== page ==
NASA has just declared that Earth appears to have a second moon that has been orbiting around our planet for nearly a century.
This second moon doesn’t quite resemble the one we’re used to seeing in the starry night sky, however. Actually an asteroid, it has been discovered in an orbit around the sun that keeps it as a constant companion of Earth, and will continue to do so for centuries.
This new asteroid, called 2016 HO3, is too distant to be considered a true satellite of our planet, but is the best and most stable example of a near-Earth companion we’ve yet to come across.
“Since 2016 HO3 loops around our planet, but never ventures very far away as we both go around the sun, we refer to it as a quasi-satellite of Earth,” explained Paul Chodas, manager of NASA’s Center for Near-Earth Object (NEO) Studies at the Jet Propulsion Laboratory in Pasadena, California. “One other asteroid — 2003 YN107 — followed a similar orbital pattern for a while over 10 years ago, but it has since departed our vicinity. This new asteroid is much more locked onto us. Our calculations indicate 2016 HO3 has been a stable quasi-satellite of Earth for almost a century, and it will continue to follow this pattern as Earth’s companion for centuries to come”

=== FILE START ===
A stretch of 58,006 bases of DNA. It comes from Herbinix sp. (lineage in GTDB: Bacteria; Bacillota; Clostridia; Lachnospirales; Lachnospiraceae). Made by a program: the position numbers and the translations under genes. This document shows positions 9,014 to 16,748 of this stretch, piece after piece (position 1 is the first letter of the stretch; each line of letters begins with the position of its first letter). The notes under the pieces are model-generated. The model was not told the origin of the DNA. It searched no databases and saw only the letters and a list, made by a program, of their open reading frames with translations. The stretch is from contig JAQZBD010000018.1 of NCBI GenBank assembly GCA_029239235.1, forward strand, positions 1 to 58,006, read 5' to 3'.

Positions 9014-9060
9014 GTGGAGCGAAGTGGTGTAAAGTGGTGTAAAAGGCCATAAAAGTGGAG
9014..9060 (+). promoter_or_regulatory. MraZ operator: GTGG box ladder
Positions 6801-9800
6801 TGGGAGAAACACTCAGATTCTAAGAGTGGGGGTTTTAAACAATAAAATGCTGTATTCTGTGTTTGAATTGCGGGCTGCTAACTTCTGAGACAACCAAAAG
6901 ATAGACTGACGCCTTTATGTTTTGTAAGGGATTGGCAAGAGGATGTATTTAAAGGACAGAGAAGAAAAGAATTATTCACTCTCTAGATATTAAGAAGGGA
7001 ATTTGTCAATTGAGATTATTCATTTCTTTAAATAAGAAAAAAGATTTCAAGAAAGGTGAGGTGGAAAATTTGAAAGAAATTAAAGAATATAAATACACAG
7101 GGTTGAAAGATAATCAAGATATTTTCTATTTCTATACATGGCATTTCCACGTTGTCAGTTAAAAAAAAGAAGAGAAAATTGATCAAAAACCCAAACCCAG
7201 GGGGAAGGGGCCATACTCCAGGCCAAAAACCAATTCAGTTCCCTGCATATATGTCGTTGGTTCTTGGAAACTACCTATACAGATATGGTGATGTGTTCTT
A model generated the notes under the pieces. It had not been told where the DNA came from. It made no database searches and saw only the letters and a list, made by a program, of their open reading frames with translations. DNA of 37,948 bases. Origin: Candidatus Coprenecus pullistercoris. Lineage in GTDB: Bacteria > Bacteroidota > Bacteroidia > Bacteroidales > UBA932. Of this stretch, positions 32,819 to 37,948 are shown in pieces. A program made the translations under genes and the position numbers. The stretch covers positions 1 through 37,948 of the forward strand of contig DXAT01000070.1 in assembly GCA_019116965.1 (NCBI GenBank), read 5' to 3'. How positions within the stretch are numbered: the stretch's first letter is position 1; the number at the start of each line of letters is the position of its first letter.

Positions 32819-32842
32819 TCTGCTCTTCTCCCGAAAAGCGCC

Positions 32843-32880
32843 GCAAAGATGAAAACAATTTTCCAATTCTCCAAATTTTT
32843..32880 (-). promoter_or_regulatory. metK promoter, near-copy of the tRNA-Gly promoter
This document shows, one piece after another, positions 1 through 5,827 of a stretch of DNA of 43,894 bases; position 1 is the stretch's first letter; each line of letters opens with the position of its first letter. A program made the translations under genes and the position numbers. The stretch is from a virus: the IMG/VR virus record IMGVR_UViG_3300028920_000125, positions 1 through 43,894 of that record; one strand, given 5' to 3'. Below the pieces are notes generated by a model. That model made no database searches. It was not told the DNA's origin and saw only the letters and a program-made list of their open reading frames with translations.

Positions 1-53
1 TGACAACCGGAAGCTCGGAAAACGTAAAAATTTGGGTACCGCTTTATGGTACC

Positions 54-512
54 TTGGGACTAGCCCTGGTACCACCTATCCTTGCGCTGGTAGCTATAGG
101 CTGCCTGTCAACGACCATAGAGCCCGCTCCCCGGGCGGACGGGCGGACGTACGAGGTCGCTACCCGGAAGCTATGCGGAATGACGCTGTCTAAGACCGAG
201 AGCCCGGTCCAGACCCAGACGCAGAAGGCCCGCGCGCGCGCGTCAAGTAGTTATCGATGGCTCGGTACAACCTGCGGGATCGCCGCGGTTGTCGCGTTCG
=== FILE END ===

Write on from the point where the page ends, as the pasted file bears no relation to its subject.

This second “moon,” discovered by the Pan-STARRS 1 asteroid survey telescope located in Haleakala, Hawaii, is tilted at eight degrees, which is considered to be highly elliptical. This makes it able to travel within the ranges of 38 to 100 times the distance of our “first moon.”
The asteroid makes its way around the sun for 365.93 days, slightly longer than Earth’s 365.24. It spans about 40 meters across and is about 100 meters wide. Expected to never get closer than about 14 million kilometers from Earth, scientists believe 2016 HO3 will never stray off its course more than 40 million kilometers.